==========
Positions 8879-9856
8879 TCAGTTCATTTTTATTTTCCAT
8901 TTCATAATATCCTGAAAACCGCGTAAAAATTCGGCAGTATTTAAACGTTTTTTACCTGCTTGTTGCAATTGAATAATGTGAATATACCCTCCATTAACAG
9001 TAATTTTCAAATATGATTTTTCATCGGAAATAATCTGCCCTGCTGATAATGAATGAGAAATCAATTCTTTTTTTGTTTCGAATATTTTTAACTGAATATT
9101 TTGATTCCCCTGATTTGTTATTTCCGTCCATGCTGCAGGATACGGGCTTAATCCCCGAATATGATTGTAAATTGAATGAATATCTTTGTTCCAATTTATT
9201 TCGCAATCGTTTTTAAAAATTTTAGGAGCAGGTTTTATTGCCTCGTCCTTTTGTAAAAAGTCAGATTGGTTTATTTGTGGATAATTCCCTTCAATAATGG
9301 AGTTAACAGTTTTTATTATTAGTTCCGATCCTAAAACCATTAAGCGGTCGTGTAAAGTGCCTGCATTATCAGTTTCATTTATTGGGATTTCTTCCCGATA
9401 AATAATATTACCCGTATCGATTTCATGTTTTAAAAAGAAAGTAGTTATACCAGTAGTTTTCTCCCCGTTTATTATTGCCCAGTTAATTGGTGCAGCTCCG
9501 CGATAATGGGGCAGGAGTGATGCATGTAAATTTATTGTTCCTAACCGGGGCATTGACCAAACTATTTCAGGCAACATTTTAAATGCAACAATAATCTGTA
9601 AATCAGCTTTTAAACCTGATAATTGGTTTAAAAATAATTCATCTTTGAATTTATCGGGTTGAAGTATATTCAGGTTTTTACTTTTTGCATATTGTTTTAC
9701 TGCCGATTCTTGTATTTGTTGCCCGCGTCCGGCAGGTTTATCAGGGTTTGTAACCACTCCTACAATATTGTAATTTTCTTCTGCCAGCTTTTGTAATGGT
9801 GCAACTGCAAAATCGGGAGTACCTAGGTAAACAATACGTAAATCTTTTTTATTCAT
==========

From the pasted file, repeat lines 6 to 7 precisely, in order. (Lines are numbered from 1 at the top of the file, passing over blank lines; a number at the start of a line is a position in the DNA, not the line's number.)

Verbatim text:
9201 TCGCAATCGTTTTTAAAAATTTTAGGAGCAGGTTTTATTGCCTCGTCCTTTTGTAAAAAGTCAGATTGGTTTATTTGTGGATAATTCCCTTCAATAATGG
9301 AGTTAACAGTTTTTATTATTAGTTCCGATCCTAAAACCATTAAGCGGTCGTGTAAAGTGCCTGCATTATCAGTTTCATTTATTGGGATTTCTTCCCGATA